Yeah, especially if you live in a neighborhood where it’s going to be tough. I happen to live in the relative sticks of Los Angeles County. So, you know, I took the dog for a walk today. I saw some people from a distance. But, you know, mostly I could just be alone and not worry about being on top of people. That’s not going to be true if you’re in a really tight urban environment. So, yeah, you’re just going to have to astral project.
John: So, one thing that’s been different in this experience is Zoom. So this was my first week using Zoom. I had two directors meetings and a meeting on a different project. And it all actually went really well. And it made me realize that when this is all over I think there’s a bunch of meetings that I’m going to ask to take place online versus going in person. Because if I never have to go to a five o’clock meeting on the west side again, hooray. Because some of what I was willing to put up with in terms of getting face time in a room with people just it wasn’t worth it. And these two directors meetings I had on Zoom, they were productive. And we got through stuff. And these people were on different continents and it was a pretty good experience.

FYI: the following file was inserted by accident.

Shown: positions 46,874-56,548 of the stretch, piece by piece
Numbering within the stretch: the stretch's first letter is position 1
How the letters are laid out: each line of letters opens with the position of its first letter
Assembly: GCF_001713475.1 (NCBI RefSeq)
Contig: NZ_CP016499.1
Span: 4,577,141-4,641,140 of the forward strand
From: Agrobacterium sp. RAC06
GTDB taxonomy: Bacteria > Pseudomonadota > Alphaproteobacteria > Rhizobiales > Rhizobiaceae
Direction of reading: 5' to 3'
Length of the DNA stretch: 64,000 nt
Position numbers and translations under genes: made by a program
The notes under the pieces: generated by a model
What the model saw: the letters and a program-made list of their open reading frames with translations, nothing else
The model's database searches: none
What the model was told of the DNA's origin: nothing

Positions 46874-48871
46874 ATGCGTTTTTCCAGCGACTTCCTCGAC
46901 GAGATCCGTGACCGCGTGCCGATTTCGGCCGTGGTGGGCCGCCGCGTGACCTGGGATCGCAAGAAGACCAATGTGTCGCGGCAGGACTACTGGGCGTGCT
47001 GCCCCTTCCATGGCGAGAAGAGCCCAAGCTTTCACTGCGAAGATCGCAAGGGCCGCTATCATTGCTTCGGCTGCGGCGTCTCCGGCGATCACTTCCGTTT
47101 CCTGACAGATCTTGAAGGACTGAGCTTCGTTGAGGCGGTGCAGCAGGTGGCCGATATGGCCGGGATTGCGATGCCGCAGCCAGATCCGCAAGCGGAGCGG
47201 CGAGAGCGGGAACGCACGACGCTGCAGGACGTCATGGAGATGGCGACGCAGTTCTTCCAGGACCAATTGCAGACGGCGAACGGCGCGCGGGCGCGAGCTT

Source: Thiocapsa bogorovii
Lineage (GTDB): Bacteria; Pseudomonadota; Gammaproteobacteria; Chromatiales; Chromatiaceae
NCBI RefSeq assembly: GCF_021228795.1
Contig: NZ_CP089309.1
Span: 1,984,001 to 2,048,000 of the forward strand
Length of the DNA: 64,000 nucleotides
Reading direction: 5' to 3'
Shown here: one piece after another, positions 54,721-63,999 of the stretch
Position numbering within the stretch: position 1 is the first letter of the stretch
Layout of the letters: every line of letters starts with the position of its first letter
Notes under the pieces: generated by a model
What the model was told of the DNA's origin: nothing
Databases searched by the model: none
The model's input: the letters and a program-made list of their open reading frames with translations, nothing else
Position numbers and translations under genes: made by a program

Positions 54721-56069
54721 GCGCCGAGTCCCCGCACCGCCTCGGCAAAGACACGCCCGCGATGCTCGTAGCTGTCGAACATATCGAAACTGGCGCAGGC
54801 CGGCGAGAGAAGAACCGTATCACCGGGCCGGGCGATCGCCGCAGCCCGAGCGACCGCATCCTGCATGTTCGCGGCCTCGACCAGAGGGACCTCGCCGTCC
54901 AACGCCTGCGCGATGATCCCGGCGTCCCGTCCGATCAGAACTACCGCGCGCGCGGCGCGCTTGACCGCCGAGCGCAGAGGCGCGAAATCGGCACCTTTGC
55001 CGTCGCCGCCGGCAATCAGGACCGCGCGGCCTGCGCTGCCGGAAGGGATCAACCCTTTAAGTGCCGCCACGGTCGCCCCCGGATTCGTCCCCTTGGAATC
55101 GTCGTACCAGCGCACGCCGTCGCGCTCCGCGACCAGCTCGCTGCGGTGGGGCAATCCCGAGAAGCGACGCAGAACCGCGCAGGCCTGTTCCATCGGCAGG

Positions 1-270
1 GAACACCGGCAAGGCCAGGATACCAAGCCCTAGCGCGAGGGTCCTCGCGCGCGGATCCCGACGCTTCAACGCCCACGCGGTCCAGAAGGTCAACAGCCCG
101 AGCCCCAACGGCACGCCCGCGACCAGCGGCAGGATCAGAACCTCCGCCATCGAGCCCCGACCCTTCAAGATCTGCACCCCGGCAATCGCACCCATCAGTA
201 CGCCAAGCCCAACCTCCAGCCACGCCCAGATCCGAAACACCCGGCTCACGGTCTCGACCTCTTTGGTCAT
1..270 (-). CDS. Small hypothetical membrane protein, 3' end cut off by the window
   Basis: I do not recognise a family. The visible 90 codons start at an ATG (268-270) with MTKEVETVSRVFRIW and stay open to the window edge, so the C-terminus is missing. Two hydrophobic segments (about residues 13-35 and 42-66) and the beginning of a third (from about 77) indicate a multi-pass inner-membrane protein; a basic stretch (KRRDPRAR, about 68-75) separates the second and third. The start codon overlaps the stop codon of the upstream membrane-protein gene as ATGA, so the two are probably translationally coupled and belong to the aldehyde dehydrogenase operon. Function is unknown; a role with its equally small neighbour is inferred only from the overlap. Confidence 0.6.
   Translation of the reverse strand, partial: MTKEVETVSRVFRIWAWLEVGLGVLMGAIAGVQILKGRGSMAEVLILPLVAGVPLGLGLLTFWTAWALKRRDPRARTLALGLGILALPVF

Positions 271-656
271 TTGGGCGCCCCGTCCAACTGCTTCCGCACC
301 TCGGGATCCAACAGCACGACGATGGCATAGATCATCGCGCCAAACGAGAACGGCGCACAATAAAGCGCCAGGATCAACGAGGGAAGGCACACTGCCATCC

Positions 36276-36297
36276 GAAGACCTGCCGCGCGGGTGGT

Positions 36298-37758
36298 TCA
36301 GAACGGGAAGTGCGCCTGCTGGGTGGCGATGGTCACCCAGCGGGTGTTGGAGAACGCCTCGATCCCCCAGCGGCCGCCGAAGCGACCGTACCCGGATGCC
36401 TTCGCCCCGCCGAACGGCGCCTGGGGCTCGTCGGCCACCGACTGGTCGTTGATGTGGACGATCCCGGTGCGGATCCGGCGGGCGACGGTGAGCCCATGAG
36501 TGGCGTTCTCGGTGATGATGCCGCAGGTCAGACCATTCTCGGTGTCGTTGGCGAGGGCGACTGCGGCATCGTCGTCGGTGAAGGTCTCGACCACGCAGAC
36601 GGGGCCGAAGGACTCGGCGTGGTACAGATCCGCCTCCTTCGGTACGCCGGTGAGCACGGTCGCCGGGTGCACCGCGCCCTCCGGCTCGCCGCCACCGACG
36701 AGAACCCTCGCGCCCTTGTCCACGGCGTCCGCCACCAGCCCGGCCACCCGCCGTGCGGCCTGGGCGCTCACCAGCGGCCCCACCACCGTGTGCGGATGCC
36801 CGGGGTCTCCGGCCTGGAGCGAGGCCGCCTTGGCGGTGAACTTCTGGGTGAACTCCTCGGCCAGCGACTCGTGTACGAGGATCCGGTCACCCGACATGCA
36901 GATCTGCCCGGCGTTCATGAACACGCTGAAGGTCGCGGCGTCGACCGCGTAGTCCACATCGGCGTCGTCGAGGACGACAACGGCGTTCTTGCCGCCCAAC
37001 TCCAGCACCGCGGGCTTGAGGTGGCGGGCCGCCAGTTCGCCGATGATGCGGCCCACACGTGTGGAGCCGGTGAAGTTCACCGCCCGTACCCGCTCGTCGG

So, I don’t want to say there’s any silver linings to what we’re going through, but it was a good lesson that you can adapt and sometimes in adapting you actually get to some smarter choices.
Craig: I mean, you know I love me some HBO. But they’re in Santa Monica and I’m near Pasadena. So five o’clock isn’t – forget five o’clock. I can’t even go there if it’s two o’clock. So, yeah, I mean, I think I’m going to be requesting Zooms frequently. It works really well.
The first kind of group video chat I had when this all started was on Google Hangout. Not a fan. Got to be honest.